Eurozone growth rate, which amplifies the risk of setting up our activity in France. Indeed, we
must consider the foreign competition, especially when it comes to industrial groups selling
butter in the domestic French market. This represents a great challenge for our group of
managers.

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The internet, a massive collection of computers linked by electronic signals and governed by a set of shared software protocols that allow packets of data to be passed from one computer to another. Now, you get that data via your internet service provider (ISP), which routes the data from servers to your computer or smartphone. You probably know these ISPs as telecom companies—AT&T, Comcast, Verizon, Sprint.

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ISPs currently are paid by you, the end user. You pay them to give you access to the entire internet they send you all the content you ask for at one set cost and speed, treating one data packet just the same as another. This is net neutrality, where all online content is treated equally.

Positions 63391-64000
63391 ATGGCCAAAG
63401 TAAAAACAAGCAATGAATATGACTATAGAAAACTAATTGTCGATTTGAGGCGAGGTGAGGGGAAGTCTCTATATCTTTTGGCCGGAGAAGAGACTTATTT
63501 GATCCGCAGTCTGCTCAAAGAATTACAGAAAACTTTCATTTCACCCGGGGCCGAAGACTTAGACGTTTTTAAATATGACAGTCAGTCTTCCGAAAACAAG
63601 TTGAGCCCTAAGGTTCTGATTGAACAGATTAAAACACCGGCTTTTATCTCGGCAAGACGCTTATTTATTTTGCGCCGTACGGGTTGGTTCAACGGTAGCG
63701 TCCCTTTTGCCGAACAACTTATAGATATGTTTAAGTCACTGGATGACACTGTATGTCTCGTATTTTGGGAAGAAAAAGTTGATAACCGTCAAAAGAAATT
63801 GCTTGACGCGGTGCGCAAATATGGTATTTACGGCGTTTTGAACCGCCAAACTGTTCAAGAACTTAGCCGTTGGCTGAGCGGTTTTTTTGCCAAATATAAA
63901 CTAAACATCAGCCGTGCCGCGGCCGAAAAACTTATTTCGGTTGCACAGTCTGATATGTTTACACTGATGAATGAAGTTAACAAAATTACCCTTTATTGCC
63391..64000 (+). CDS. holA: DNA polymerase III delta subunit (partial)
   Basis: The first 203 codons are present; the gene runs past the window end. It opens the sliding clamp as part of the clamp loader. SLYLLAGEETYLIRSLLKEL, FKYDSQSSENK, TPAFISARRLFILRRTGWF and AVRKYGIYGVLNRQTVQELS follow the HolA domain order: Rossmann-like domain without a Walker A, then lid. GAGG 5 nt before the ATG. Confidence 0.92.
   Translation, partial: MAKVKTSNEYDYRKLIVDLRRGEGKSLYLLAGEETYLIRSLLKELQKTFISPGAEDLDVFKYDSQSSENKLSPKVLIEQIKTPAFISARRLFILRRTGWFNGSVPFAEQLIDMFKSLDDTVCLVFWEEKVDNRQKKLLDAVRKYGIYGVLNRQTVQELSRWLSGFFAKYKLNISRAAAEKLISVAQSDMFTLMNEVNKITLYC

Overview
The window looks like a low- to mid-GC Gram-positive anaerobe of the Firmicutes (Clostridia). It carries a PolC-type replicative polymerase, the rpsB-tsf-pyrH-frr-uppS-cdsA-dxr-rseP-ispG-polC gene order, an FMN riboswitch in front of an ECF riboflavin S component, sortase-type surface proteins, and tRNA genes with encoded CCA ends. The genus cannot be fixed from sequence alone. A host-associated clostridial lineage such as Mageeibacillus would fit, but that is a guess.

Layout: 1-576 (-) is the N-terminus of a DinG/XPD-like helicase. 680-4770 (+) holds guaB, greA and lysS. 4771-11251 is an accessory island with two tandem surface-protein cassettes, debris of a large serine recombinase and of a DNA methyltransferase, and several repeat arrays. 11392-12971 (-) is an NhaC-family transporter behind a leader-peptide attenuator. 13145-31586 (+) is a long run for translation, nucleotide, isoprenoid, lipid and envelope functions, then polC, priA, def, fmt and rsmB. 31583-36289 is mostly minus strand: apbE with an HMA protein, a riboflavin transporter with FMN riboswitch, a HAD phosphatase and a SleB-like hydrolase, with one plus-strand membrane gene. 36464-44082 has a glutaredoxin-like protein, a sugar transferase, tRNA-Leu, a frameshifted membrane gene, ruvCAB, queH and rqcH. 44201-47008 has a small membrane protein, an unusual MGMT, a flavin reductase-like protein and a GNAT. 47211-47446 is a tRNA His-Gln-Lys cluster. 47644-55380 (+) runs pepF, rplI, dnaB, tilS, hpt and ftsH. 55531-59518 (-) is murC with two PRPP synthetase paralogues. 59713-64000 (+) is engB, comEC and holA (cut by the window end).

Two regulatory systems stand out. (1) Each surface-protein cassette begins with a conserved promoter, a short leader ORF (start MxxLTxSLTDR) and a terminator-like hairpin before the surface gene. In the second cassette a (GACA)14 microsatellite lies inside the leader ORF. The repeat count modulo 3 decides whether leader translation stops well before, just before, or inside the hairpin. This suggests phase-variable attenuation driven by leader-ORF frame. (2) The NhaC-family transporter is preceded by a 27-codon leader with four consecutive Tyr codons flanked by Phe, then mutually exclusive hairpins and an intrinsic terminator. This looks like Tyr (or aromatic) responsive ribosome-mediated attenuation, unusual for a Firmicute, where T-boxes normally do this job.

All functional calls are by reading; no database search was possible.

The telecom companies, however, complain that some content, like streaming video, takes up more bandwidth or data than, say, sending a text message. They argue that the new high-bandwidth content costs them money and that content providers (such as YouTube or Netflix) should pay for how much bandwidth they use. Without c urrent Net Neutrality regulations, ISPs would be allowed to ask content providers to pay a toll to get on the internet highway, where there will be slow lanes and fast lanes depen ding on the amount a company pays.

Now, in 2015 the Federal Communication Commission (or the FCC) signed into law, under the Obama Administration, Net Neutrality guidelines known as the Open Internet Order which the FCC itself describes briefly as “an order which will enact strong, sustainable rules to protect the Open Internet and ensure that Americans reap the economic, social, and civic benefits of an Open Internet today and into the future” 

Which is exactly what citizens had been fighting towards for years. But the fight is not over, the new Trump designated FCC Chairman Ajit Pai, is attempting to, as he put it himself “attack the current Net Neutrality rules with a weed wacker”